Matt Christensen (Allianz GI) | The COP27 climate summit takes place in Egypt in November, providing a check-in on global progress towards net zero in a year dominated by economic and geopolitical pressures. There are reasons to be optimistic.
• The focus of this year’s COP27 is on “delivery” after an eventful year that has also revealed the flaws in our existing energy mix
• The financial sector will be in the spotlight, including an update on the Climate Finance Delivery plan that aims to mobilise climate finance for developing countries
• In a year of geopolitical upheavals, severe weather events have emphasised the need to stay focused on climate and the biodiversity topics with which it is closely connected
In November 2022, the world’s attention will be drawn to Egypt and COP27, the global climate summit. Whereas last year’s conference slogan was Uniting the world to tackle climate change, this year the focus is on Delivering for people and the planet. This shift underscores the sense of urgency around implementation, especially after an eventful 12 months. At last year’s summit, I ended my panel by asking what it would take for climate to be taken seriously by the financial services sector – 2022 demonstrated how much we still need to evolve the wiring of the modern economy.
COP27 will seek to achieve the right balance of optimism and realism required to renew the solidarity between nations, and the agenda aims to achieve this through a more explicit reach into biodiversity and social factors. It is only through a coherent and collaborative interplay of climate, planet and people that we can reclaim any momentum lost in 2022.
What do we expect to be the key talking points of the conference? Let’s start with the elephant in the room – how economic and geopolitical events are impacting the 1.5 degrees trajectory. The risk is that the political mission of ensuring energy security, access and affordability in the very near term decelerates a transition to a cleaner energy transition and a phasing-out of coal.
On the other hand, the opportunity relates to the recognition of the flaws in our existing energy mix, major high-profile initiatives like the US Inflation Reduction Act, and the fact that twice as many companies joined the Science Based Targets initiative this year compared with 2021. A key area of optimism is the significant progress being made on renewables in China, Europe, India and the US1 – renewable capacity is expected to pass the 300GW market for the first time this year. The Science and Solutions Days of COP27 will capture the spectrum of climate risk and opportunities.
The first priority of last year’s COP26 summit was to raise pledges to keep the 1.5-degree target alive. The pledges were significant – phasing out coal, reducing methane, stopping deforestation, and accelerating electric vehicle adoption – but these only lowered projected global warming from 2.2 to 1.8 degrees. Interest in additional pledges or nationally determined contribution (NDC) upgrades is likely to be replaced by execution of current NDCs, evidence of climate mitigation action, and adaptation strategies.
Progress by the financial sector
COP27 starts with Finance Day, and the Glasgow Financial Alliance for Net Zero (GFANZ) initiative – which was proudly launched ahead of last year’s event – will be in the limelight. The financial sector has faced several challenges including achieving a common approach to financed emissions and making progress on coal financing and regional policy and priorities. GFANZ published a consultation on net-zero transition planning guidelines by financial institutions in June, with a final report expected ahead of the conference. It remains a voluntary initiative: perhaps we need regulation and formal public policies to overcome limitations as well as a tighter alignment with public financing.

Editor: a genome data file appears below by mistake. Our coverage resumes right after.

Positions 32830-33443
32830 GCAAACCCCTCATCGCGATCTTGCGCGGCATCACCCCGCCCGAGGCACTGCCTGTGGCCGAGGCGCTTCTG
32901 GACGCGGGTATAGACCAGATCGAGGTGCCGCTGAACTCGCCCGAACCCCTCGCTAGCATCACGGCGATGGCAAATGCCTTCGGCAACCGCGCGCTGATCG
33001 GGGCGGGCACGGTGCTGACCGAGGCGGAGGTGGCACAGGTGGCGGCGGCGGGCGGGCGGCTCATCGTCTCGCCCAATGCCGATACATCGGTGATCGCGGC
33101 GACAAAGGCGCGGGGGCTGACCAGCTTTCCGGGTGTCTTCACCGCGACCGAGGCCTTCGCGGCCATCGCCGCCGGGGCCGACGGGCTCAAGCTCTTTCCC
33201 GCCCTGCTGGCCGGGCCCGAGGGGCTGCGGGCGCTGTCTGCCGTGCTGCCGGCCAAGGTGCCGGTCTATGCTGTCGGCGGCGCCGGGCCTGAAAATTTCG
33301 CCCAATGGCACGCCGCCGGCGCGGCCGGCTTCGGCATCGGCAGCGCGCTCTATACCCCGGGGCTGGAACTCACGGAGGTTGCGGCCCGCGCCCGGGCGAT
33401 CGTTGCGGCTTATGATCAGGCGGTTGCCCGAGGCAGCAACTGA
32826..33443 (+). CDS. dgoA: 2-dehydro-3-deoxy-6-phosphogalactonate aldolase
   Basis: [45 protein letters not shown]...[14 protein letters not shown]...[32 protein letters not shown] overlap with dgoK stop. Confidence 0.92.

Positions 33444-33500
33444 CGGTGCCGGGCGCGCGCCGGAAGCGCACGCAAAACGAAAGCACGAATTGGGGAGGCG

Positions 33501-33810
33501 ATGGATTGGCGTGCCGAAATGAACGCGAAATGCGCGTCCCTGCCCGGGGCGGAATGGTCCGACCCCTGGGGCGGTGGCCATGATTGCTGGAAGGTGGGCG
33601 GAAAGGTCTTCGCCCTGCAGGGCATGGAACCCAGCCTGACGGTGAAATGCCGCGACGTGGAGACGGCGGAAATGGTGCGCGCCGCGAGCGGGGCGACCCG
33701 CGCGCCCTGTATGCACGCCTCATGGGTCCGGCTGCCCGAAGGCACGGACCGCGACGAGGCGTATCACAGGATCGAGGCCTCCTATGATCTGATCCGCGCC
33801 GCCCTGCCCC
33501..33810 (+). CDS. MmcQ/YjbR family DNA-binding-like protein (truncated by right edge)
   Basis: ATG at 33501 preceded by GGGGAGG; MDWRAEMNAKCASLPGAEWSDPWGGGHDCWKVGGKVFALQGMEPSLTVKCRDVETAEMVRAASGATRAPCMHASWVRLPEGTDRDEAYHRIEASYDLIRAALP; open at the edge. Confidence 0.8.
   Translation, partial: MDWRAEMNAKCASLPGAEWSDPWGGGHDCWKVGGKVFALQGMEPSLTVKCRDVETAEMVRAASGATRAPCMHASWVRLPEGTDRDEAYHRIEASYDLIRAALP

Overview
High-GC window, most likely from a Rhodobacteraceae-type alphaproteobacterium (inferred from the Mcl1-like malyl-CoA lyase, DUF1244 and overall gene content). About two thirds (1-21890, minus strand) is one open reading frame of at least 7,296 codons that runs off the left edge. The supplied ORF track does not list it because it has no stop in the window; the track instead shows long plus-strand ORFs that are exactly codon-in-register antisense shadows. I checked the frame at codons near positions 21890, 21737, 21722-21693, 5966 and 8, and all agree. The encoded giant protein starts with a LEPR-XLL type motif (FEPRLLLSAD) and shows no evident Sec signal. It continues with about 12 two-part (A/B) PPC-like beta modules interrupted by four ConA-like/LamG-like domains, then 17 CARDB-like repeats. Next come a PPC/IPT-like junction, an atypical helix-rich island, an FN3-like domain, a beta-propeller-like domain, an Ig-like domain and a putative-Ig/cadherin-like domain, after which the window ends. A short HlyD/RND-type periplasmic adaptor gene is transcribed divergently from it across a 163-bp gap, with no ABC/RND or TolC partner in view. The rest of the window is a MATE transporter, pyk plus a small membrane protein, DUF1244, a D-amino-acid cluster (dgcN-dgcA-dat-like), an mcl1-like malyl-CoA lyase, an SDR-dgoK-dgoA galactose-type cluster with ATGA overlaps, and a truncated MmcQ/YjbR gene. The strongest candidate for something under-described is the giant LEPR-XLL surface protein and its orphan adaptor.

Staying on the finance theme, just transition and the Climate Finance Delivery plan will come back into focus. The latter aims to mobilise USD 100 billion per year in climate finance to support developing countries – this year’s report made clear that we were still short in 2020 and any mobilisation was concentrated in middle-income and lower-risk profile countries. We should take a leaf out of Denmark’s book, whose direct and indirect commitments have risen significantly, reminding us of the key role of public-private initiatives, especially for adaptation.2 But as well as reaching a USD 100 billion threshold, perhaps the conference will consider the recent IMF climate note3 and how we can ensure that funds are being directed effectively at lower-income and higher-risk sovereigns.
Role of biodiversity
Last year, we expected biodiversity to start receiving equal billing to the climate topic in 2022. While we are not there yet, having three separate thematic days for Adaptation and Agriculture, Water, and Biodiversity is significant. The rising frequency and severity of weather events continues, contrasting the worst European drought in centuries along with the floods in Pakistan. From clean water needed to sustain life through to significant disruption risks from drought or flood events, the role biodiversity plays in protecting welfare and climate change is becoming clear. December will see the UN COP15 Biodiversity Conference in Montreal, where governments will convene to agree on a Global Biodiversity Framework for the coming decade – COP 27 could lay the ground perfectly.
In summary, despite the near-term headwinds presented by 2022, the need and desire to develop climate solutions remains. As with emissions, the agenda was unlikely to move linearly, but if we seize on the progress on renewables, finance has an integral role in being part of the solution to scale up the ingenuity and collectivity of a global economy. Both the public and private sectors have a critical role to play in innovating around climate finance to develop solutions for our economies and societies.